MACEO PARKER | 98% FUNKY STUFF
November 18, 2015 | by Richard Scheinin
With funk legend Maceo Parker returning to SFJAZZ to ring in the New Year with his signature funk, we revisit journalist Richard Scheinin's article on the sax legend.
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You’ve undoubtedly heard James Brown’s “Doing it to Death,” a.k.a. “Gonna Have a Funky Good Time.” It sounds like the world’s greatest party is happening in the recording studio as Brown shouts, “Maceo! Brother Maceo! Got to blow!” And then Maceo Parker responds with his alto saxophone, stutter-stepping and bumping the beat, dodging between Brown’s vocalisms – like a snake, Maceo, playing those sneaky staccato phrases, reiterating them, like a chant, talking through his horn, turning his saxophone into an irresistible rhythm instrument. It was Brown doing it to death, but it was Maceo, too, creating the beat that has moved millions of bodies through the subsequent decades. It was the beat that George Clinton grabbed onto with Parliament/Funkadelic, the beat that helped set the stage for disco and hip-hop.
Great bandleaders hire great musicians. Miles Davis hired Wayne Shorter. Brown hired Maceo Parker. And the sound of a great instrumentalist, with time, will permeate the musical environment. Parker’s sound is part of our environment, has been for decades. Without him, there is no Gary Bartz inciting a revolution with his NTU Troop, there is no Kenny Garrett free-styling with his horn, there is no Steve Coleman cueing diamond-hard grooves with his alto saxophone. Parker is a modest man; he shrugs off the notion that his sound reverberates through the modern history of jazz and popular music. Asked to describe his musical legacy, he talks about the audience: “You just want to give somebody a chance to relax and smile.”
He grew up in Kinston, North Carolina, where his parents ran church choir rehearsals at home. With brothers Melvin (a drummer, who would also join Brown’s band) and Kellis (a trombonist and future law professor), Maceo founded a group called the Junior Blue Notes, covering hits by Lloyd Price, Little Willie John and the Drifters. They did the Isley Brothers’ “Shout,” too.
Parker wore out a million records: Johnny Mathis, Sinatra, Ella, Boots Randolph and especially Ray Charles. His saxophone models were Stanley Turrentine and David “Fathead” Newman, as well as his high school music teacher, a Mr. Banks, who played in the manner of Sonny Stitt. Parker learned to imitate his teacher’s approach.
Nevertheless, he says, “The funky side was sort of overpowering the jazz and swing thing.”
Around this time, Parker attended a James Brown show and was astonished, he once told me: “Because I was still young and I didn't understand how people who were supposed to be of stature in the community -- school teachers and good church-going folks -- could be screaming and falling down in a frenzy and carrying on. That was what was more interesting to me -- the audience rather than the music. And I said, 'What is this thing he's got?' I said, 'What the devil is it?' He knew how to work the audience."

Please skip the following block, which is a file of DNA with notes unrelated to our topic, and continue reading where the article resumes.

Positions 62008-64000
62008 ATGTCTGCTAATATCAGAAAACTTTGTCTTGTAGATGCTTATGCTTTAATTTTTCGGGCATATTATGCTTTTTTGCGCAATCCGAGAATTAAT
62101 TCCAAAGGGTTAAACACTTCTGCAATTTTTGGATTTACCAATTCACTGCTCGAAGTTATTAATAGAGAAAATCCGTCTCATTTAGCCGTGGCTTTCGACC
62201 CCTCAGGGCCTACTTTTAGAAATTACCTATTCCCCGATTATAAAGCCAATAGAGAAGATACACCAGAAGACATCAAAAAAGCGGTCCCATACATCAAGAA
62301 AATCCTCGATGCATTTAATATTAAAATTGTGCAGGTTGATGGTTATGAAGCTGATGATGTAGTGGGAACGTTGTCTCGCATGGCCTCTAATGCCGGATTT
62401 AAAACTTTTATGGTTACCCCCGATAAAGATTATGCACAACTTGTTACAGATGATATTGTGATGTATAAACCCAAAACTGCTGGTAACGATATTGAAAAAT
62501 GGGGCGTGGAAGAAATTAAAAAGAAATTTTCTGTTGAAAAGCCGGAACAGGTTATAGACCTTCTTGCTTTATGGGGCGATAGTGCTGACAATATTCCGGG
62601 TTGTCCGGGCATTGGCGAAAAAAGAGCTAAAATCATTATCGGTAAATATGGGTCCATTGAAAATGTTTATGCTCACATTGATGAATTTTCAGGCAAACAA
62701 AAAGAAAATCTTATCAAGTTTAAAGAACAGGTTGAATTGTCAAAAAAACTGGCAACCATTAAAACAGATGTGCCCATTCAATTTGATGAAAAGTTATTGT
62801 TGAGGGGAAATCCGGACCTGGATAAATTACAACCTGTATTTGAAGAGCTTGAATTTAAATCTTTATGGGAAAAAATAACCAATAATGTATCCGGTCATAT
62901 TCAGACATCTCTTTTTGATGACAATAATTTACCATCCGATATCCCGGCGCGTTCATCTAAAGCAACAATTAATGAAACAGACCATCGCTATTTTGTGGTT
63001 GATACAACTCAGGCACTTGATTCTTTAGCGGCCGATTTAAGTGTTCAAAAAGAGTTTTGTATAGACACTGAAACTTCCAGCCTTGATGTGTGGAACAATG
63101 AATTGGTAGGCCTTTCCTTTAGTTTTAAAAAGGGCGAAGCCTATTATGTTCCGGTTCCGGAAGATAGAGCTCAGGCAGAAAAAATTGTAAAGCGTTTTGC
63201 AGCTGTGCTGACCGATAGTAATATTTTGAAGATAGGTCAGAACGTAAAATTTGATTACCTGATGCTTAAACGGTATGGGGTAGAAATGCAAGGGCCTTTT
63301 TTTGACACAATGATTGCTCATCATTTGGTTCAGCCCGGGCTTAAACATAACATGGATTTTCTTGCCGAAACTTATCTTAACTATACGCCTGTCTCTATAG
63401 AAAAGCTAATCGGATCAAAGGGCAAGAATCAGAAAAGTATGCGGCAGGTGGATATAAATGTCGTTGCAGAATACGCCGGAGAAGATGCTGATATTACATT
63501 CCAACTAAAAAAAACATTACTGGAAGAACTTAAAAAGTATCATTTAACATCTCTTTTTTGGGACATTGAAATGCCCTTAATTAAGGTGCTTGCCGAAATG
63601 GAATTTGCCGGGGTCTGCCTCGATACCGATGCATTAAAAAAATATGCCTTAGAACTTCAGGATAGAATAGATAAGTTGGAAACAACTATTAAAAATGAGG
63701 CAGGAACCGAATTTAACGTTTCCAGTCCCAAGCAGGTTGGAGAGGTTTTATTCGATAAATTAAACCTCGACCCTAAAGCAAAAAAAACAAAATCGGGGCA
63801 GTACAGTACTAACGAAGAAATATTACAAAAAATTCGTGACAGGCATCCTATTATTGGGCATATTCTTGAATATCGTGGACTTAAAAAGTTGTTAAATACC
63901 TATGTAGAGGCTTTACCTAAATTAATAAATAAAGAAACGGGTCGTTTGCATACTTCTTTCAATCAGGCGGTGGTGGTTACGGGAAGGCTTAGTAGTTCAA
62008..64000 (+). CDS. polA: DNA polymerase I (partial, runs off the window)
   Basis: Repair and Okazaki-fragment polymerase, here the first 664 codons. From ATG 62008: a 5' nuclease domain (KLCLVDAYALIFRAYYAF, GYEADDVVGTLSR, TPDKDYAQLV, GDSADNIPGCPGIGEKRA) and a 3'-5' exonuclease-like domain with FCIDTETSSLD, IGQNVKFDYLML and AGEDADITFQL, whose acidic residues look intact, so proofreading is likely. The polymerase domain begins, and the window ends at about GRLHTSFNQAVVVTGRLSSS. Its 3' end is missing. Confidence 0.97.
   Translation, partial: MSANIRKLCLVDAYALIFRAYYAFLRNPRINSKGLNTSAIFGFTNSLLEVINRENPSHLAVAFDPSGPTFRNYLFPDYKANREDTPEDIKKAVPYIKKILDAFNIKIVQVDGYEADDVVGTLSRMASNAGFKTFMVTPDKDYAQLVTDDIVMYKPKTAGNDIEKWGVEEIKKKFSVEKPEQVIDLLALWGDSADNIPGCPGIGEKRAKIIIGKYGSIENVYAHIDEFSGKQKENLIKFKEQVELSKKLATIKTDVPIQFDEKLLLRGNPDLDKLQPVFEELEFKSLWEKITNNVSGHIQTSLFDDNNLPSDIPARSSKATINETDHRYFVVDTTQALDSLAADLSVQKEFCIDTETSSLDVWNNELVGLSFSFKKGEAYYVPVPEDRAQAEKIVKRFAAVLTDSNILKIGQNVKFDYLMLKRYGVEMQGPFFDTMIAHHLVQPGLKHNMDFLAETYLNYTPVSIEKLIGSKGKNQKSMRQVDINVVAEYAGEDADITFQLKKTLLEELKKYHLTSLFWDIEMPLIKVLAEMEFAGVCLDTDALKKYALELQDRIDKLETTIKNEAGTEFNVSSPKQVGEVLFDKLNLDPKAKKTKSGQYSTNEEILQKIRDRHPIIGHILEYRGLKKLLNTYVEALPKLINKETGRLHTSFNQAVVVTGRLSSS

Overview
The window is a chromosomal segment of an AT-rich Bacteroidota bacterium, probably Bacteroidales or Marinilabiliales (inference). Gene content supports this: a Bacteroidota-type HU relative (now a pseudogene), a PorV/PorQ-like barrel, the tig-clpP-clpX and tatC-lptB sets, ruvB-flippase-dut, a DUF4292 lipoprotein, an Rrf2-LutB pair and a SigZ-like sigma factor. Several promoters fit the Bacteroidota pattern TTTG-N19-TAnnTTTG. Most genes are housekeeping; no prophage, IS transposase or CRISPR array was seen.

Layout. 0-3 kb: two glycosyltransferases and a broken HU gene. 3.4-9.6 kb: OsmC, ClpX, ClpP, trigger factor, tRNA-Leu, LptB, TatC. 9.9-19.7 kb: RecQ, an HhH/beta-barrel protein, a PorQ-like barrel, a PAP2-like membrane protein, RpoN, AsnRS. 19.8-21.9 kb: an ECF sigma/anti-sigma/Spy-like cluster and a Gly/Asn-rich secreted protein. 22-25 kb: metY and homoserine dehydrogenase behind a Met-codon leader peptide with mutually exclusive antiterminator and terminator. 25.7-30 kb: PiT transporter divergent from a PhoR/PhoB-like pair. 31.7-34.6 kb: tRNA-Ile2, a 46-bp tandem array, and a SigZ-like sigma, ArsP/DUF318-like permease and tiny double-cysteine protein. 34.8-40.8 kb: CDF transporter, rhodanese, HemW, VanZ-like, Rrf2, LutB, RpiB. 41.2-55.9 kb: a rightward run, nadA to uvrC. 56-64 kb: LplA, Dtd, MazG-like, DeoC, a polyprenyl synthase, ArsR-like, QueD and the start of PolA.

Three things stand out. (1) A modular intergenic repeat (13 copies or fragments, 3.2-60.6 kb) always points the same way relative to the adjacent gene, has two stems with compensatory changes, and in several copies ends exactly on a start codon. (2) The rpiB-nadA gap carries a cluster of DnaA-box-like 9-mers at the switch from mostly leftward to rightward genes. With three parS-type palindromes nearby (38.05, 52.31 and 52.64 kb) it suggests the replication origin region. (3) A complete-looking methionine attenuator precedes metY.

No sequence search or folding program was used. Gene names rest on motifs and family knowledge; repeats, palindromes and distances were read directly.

Brown's concerts were built around the same principle as a gospel show -- raising the temperature higher and higher. The band was prepared: musically super-tight, sartorially immaculate. Starting in 1964, when Parker joined Brown – his tenure would extend off and on for nearly 25 years -- he served as back-up emcee and back-up comic. He also played back-up to the guy who removed the ermine cape from Brown’s shoulders. “We used to call that `throwin’ the cape,’ “ Parker told me. “I must’ve done everything but front office work.”
Parker brought all this experience with him when he joined George Clinton’s enterprise, and later when he went out on the road with Prince. And those countless shows with Brown prepared him for the last 25 years, during which he has toured incessantly as the leader of his own band, spreading his funk gospel. Everybody wants his sound. He has recorded with Keith Richards, Living Colour, De La Soul, Ani DiFranco, the Dave Matthews Band, even with James Taylor.
I once drove up and down California with Parker and his band, which included trombonist Fred Wesley and saxophonist Alfred “Pee Wee” Ellis, his compatriots from Brown’s old group. And I can remember one night in San Diego when Parker lit up the bandstand on “Doing it to Death.” He stared straight down the length of his horn and raised his left eyebrow as he hit the first ripe note. He closed his eyes, angled his shoulders, crouched and jumped from foot to foot as he dodged through his staccato phrases, mixing in long fluid bebop lines and turning all these improvised melodies inside out and back onto themselves – all of this with that tart biting sound of his, of which Brown never could never get enough.
When Parker finished his solo, Wesley and Ellis cheered as if they had never heard him play before. Parker turned to his organist – Larry Goldings, then 22 – and shouted, “Play that funk, baby. Get it in your neck.”
The crowd went nuts.
What the devil is it?
Maceo Parker figured that out a long time ago.
-- Richard Scheinin
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